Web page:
There is nothing that reformsters have figured out about reformy ideas, no flaw in their plan that has suddenly revealed itself, that teachers did not see and call out years ago. The single most important lesson here is:

Before you launch your next bright idea to reform education, talk to actual professional educators first. You don't have to talk just to teachers. But talk to teachers (and not just ones that have been carefully vetted to be sure they're aligned with your values).

Every dollar and hour wasted, every fruitless crappy reform idea of the last twenty-some years could have been avoided if people had listened to actual teachers. There's the lesson that everyone, even exceptionally smart and respectable former Presidents, needs to learn.



7 comments:

  1. There is part of me that is always happy that someone gets it right no matter the length of time. Hey, I'm a math teacher. That's sort of my wheel house.

    However, I have a difficult time when someone's policies hurt my profession so badly. So, I will wait for at least a decade (like I did with Diane Ravitch) to see if their actions match their apology before I forgive them.

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  2. Obama/Duncan were quite happy to do Wall Street/billionaire's bidding when they unleashed Common Core, PARCC and RTTT. Now that Obama's $64 million richer (post-White House), he is having second thoughts?

    The damage to public education via the Obama/Duncan ramp up of "reform" will take years (and new leadership) to undo.

    This article and links should be provided to every elected official and to school district leaders who insist that RheePhormy Kool-Aid isn't past its expiration date.

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  3. Excellent piece.

    I would add: 'Talk to teachers (and not just the ones that have been carefully vetted, emotionally stroked and given a stipend to be sure they're aligned with your values). And when they deliver feedback that runs contrary to your theories, don't leave it out of the report that promises the 'teacher voice.'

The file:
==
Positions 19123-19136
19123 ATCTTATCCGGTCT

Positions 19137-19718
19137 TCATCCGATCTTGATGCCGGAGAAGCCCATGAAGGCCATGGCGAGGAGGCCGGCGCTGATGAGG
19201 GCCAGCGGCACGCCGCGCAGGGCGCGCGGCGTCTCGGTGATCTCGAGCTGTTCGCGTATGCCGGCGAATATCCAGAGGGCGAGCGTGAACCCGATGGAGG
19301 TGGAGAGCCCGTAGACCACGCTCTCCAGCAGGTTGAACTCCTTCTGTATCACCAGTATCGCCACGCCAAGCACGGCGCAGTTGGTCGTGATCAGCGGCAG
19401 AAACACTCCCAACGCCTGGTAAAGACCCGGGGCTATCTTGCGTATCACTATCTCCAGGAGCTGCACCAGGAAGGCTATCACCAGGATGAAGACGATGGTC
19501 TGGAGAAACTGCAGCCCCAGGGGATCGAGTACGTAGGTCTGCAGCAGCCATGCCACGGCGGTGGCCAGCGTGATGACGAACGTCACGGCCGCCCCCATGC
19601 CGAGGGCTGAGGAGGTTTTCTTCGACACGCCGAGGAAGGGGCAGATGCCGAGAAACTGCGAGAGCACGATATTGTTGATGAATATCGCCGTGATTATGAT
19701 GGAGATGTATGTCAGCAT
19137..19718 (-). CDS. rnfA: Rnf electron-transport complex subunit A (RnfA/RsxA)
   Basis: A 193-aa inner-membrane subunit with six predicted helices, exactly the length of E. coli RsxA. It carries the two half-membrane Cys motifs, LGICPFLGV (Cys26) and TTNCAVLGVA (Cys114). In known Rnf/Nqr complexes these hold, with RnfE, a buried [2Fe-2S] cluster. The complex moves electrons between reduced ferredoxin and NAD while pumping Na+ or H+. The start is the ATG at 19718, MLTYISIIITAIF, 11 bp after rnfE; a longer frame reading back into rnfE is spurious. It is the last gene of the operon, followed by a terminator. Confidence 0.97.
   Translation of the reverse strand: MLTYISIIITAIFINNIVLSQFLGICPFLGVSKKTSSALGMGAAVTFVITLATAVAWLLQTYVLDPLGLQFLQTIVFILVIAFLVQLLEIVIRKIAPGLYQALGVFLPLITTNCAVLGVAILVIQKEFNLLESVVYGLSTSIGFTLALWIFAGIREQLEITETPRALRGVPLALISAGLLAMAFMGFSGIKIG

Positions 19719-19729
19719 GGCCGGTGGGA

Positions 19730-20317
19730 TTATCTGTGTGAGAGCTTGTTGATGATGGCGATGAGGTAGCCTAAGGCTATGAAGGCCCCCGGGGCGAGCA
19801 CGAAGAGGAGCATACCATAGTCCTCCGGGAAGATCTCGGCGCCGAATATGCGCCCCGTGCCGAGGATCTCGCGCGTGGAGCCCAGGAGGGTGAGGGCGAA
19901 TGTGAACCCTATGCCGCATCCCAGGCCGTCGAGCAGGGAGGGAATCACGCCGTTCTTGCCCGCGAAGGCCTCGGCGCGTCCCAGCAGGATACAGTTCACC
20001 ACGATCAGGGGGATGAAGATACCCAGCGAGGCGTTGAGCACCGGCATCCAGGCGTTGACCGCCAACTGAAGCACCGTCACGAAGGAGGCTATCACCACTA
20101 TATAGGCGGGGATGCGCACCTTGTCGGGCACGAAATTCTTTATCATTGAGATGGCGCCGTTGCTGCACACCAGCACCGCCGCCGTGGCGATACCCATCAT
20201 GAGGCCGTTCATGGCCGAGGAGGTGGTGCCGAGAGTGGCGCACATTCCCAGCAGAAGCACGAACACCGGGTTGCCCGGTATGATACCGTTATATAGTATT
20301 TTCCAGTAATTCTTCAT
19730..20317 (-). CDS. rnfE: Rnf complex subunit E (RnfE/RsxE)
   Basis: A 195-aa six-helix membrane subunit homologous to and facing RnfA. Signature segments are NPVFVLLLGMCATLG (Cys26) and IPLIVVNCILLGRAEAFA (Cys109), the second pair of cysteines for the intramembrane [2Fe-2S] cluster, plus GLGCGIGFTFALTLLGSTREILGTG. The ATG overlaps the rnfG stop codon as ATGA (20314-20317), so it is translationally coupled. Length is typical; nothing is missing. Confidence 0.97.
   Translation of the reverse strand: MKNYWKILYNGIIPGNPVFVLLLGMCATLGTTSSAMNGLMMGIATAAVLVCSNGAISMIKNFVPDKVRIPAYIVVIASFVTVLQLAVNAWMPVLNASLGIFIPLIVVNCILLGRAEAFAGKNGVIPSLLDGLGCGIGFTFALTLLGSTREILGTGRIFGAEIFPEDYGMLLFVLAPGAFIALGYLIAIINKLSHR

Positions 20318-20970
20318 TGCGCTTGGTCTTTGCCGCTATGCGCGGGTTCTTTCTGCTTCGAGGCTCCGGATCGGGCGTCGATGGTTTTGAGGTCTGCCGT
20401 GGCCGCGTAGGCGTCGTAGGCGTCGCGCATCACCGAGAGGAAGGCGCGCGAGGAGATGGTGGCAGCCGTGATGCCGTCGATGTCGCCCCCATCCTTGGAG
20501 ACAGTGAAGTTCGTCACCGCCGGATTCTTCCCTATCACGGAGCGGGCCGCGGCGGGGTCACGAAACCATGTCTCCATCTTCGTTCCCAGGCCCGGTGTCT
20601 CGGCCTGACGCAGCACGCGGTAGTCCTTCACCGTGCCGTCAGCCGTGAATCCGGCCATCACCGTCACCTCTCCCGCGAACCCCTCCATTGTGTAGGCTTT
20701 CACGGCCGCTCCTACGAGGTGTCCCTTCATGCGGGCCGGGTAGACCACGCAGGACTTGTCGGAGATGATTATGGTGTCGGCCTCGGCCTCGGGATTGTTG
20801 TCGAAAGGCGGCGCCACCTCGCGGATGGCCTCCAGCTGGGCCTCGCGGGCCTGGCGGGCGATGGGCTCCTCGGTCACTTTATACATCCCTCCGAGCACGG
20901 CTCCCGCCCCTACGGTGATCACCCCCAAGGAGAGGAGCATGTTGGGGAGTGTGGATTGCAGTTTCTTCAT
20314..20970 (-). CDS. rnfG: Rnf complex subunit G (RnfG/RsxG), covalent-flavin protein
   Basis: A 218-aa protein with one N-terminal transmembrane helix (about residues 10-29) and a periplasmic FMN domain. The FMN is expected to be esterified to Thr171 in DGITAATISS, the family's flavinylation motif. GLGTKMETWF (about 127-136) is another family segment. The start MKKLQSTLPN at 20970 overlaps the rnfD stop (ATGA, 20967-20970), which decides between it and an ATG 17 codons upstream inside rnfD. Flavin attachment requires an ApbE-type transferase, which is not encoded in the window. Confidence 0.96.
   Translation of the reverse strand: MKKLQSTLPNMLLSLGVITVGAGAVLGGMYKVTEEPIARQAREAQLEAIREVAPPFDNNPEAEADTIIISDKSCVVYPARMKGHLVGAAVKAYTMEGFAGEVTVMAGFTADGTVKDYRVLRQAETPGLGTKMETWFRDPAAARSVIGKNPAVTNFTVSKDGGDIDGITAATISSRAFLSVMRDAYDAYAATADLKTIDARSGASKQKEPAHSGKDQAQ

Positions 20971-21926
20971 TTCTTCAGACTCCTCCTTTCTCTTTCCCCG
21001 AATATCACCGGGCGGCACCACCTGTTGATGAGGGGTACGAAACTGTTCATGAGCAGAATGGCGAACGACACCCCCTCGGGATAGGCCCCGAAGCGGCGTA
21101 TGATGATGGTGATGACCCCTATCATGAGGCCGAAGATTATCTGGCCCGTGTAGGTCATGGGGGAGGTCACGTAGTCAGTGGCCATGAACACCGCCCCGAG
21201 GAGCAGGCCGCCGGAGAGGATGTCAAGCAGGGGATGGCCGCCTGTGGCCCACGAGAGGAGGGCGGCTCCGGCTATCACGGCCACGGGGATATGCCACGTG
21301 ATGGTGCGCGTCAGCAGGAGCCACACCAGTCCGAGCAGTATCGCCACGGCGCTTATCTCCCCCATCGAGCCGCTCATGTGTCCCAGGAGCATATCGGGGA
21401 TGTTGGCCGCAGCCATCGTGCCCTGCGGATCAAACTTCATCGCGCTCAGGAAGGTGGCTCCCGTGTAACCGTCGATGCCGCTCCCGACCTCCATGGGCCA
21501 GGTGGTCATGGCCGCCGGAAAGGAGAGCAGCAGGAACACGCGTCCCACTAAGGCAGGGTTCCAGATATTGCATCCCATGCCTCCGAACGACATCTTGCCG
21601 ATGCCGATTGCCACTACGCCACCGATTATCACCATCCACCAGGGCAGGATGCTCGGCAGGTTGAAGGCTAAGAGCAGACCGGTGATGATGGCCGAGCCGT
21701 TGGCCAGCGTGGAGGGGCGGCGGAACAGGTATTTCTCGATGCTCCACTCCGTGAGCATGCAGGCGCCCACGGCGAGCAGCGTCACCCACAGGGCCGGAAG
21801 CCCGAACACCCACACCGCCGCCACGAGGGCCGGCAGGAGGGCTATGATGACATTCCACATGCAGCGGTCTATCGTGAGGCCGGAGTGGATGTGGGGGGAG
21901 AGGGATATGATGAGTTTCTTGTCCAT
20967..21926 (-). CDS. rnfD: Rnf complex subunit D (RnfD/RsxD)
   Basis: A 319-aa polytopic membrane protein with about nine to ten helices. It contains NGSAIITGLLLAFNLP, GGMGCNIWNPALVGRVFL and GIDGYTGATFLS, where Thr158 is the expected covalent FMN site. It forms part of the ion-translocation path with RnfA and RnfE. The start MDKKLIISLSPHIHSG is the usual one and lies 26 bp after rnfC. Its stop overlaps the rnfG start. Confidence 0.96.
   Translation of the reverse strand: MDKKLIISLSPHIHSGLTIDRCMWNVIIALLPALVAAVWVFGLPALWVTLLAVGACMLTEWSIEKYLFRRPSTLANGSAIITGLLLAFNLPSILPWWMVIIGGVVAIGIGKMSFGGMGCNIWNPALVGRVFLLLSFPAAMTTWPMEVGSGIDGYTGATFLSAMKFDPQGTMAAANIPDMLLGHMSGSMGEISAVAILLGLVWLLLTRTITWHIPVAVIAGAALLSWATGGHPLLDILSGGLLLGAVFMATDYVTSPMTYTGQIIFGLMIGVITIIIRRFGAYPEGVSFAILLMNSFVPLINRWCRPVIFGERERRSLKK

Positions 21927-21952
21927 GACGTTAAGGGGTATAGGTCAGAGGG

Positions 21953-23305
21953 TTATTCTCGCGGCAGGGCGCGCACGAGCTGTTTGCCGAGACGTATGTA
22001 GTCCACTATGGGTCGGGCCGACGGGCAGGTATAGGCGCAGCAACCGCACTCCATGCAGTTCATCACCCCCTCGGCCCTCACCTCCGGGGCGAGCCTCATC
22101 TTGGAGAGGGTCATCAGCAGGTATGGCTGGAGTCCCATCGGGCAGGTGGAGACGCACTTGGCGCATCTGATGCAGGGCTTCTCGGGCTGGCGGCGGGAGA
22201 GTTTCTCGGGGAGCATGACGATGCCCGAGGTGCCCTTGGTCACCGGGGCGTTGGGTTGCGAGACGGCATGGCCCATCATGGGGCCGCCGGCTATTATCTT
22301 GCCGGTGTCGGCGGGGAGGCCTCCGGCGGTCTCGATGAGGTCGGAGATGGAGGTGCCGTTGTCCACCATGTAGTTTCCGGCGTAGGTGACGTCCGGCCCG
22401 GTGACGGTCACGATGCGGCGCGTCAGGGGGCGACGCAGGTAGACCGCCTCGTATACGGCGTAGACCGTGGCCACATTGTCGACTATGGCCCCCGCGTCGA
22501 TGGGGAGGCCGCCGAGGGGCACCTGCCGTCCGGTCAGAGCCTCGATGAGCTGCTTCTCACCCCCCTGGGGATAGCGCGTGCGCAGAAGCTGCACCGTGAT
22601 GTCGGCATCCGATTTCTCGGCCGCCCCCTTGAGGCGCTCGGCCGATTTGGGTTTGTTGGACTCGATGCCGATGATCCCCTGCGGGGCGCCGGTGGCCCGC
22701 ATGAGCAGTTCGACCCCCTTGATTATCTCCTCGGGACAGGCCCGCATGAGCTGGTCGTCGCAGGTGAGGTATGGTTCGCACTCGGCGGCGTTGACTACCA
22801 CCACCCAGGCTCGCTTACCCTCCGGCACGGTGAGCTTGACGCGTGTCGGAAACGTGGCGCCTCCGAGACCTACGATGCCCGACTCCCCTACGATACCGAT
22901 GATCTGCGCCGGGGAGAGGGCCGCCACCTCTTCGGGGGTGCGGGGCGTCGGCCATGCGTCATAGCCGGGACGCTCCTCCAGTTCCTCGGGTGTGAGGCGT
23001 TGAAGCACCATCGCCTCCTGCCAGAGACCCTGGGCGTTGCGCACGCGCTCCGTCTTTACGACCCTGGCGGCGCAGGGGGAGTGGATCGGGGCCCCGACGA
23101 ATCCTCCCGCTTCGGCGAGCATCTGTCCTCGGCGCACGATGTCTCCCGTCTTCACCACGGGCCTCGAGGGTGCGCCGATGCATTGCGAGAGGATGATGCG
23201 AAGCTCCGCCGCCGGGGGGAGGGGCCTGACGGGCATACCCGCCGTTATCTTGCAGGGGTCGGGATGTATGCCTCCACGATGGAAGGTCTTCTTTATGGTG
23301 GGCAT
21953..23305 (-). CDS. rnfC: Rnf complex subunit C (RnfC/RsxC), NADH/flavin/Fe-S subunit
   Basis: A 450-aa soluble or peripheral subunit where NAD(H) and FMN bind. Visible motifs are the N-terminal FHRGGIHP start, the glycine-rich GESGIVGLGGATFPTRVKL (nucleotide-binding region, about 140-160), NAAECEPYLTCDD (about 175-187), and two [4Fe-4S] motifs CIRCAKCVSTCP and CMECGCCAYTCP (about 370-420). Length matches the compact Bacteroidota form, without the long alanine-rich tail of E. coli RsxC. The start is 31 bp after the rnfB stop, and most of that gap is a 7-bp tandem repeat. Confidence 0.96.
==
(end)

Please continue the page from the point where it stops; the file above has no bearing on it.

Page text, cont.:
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  4. The real apology should be to the generation of children and their parents who entrusted public schools to act in the best interest of their kids. An apology for all of the lost educational opportunities swallowed by the testing beast. An apology for the constrained, twisted, distorted, and abbreviated K to 12 experience that was far from the best we could have offered. An apology for the time we were forced to waste on testing and data driven BS; time that they cannot ever get back.

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  5. I still can't contain my rage at the way teachers were discounted while People With Money - non-teacher people without a CLUE! (talking to YOU, Bill Gates & Mike Petrilli, just for a start!) - had the ear of policymakers all while raking in big bucks for their efforts while teachers are still struggling financially and personally to Live and Work. >:(

    And now here's Bill Gates AGAIN, campaigning anew to "help" even more! [insert flow of profanities here]

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  6. This rash of epiphanies doesn't quite pass the smell test. Notice, not one of these people is actually interested in *doing* anything about the economic inequality that is driving educational inequality. I'm looking for "Now that I've had this epiphany, I believe the only moral course is to substantially raise taxes on the rich and corporations, increase regulations on big corporations, end our foreign military entanglements and use the trillions gained and saved to level out economic inequality and provide a fair chance of life for all Americans." Can you picture Obama saying all that? Yeah, me neither.

    BTW, they're *still* talking about "high-performing schools", so that alone tells me they still don't get it.

    I agree with MsC - there may be room for forgiveness and working together, but it's going to take a long time and a lot of real action on their parts to earn it.

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  7. Over many decades the term “income test” has been used in conjunction with student test score. It appears that revelations herein is only new to the masses.